On a hot summer’s day in August 2008 a group of eight young people joined the throng of visitors crowding around the Rosetta Stone, one of the British Museum’s most visited objects. Like many of the tourists milling around, none of the young people had been to the British Museum before, and only one person in the group, a young man called Moser, had heard about the stone – during his schooling in Guinea.
This was day one of the Talking Objects pilot project – the first in a three year programme of projects drawing on a range of art practices to discuss and debate the meanings of museum objects with diverse audiences across London.
This paper provides a critical reflection on the process of bringing art practices into the museum to facilitate new conversations around objects. It will examine the experimental ideas which underpin the Talking Objects programme and the ways in which object histories and the personal responses of the project participants come together and are mediated within the British Museum – ‘a world collection for the world’.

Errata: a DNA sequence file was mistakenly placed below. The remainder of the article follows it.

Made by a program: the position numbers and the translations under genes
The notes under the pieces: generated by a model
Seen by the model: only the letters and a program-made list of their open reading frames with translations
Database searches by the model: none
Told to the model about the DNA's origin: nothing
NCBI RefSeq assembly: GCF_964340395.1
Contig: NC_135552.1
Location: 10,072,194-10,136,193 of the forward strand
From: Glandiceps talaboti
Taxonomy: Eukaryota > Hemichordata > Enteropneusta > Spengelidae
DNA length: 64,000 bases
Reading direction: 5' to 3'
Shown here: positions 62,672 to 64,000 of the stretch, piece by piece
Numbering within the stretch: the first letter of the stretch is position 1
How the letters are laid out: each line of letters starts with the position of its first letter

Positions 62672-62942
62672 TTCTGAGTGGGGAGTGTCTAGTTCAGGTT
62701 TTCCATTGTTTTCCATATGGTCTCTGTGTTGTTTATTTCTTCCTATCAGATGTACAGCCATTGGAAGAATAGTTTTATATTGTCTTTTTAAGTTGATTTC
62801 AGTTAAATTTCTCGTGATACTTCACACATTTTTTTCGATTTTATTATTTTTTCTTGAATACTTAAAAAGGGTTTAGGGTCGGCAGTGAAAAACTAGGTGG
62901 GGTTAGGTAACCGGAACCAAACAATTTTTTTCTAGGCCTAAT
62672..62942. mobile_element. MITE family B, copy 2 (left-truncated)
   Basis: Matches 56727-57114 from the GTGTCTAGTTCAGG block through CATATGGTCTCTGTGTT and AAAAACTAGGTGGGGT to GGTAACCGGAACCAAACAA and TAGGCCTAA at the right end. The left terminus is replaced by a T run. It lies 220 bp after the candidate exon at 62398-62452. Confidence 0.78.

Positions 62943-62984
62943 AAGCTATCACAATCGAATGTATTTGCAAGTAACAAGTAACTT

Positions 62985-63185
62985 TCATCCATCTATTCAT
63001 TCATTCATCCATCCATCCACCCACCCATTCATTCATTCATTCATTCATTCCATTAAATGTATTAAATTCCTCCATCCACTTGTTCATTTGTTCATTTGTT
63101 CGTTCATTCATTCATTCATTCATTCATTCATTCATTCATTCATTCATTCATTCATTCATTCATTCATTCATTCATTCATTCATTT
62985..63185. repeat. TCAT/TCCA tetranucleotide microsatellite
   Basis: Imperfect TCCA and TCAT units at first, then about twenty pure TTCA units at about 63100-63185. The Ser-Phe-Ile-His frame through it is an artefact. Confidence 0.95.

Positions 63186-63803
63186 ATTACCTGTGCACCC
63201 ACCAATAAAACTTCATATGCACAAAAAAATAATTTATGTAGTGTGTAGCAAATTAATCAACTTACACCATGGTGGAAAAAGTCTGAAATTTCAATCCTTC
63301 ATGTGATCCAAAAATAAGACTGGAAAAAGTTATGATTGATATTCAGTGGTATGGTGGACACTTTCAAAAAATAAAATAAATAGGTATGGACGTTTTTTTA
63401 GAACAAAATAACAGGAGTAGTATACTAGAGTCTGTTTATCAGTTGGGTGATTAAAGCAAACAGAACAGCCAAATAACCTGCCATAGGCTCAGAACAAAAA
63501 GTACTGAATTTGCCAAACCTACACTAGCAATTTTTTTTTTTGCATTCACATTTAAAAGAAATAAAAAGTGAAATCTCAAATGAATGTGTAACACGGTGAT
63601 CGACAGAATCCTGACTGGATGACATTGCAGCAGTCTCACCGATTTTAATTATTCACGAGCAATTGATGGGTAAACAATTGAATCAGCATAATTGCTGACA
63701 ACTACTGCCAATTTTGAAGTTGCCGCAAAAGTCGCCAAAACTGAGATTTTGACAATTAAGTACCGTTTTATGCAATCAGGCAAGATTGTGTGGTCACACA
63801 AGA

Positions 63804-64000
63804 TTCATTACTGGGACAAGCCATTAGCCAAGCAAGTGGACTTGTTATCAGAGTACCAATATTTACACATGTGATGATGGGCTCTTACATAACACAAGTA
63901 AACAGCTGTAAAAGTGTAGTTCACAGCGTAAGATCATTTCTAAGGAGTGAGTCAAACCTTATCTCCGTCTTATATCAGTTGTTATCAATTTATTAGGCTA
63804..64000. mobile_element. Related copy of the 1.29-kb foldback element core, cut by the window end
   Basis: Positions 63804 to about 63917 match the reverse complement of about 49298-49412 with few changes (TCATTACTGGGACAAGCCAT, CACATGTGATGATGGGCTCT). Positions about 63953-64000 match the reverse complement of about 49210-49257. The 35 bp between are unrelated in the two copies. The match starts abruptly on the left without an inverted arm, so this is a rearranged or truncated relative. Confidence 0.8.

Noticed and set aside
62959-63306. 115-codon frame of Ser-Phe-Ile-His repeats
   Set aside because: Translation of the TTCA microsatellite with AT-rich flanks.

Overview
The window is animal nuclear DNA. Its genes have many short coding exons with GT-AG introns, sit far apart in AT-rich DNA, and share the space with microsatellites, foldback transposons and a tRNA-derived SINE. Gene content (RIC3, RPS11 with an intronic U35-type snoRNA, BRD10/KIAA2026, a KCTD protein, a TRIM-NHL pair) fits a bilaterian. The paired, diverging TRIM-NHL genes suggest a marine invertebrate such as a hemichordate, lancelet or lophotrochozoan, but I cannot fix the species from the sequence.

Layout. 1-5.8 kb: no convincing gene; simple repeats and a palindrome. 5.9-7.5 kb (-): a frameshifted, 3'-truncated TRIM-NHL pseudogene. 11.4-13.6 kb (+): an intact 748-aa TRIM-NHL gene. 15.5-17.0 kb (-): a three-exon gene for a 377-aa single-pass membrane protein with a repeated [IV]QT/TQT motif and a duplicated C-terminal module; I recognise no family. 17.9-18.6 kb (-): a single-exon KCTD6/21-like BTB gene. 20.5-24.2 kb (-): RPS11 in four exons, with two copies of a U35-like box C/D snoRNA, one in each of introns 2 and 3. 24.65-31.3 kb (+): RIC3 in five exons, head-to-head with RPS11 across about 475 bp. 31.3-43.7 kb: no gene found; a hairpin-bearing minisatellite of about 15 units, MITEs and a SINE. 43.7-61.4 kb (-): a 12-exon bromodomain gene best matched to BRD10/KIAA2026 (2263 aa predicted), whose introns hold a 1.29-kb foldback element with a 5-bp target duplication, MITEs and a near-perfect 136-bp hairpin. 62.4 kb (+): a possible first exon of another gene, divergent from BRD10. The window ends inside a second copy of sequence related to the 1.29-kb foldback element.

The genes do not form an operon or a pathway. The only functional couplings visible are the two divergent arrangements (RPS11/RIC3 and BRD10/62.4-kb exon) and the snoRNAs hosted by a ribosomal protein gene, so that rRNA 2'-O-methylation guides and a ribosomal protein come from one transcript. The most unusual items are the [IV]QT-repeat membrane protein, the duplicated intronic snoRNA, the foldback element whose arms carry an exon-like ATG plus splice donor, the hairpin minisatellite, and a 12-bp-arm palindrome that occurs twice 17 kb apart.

|Keywords:||The British Museum, Talking Objects, Participatory Art Practices, Audience Development, Dialogue, Museum as Forum|
Talking Objects Programme Manager, Learning and Audiences Department, The British Museum, London, UK
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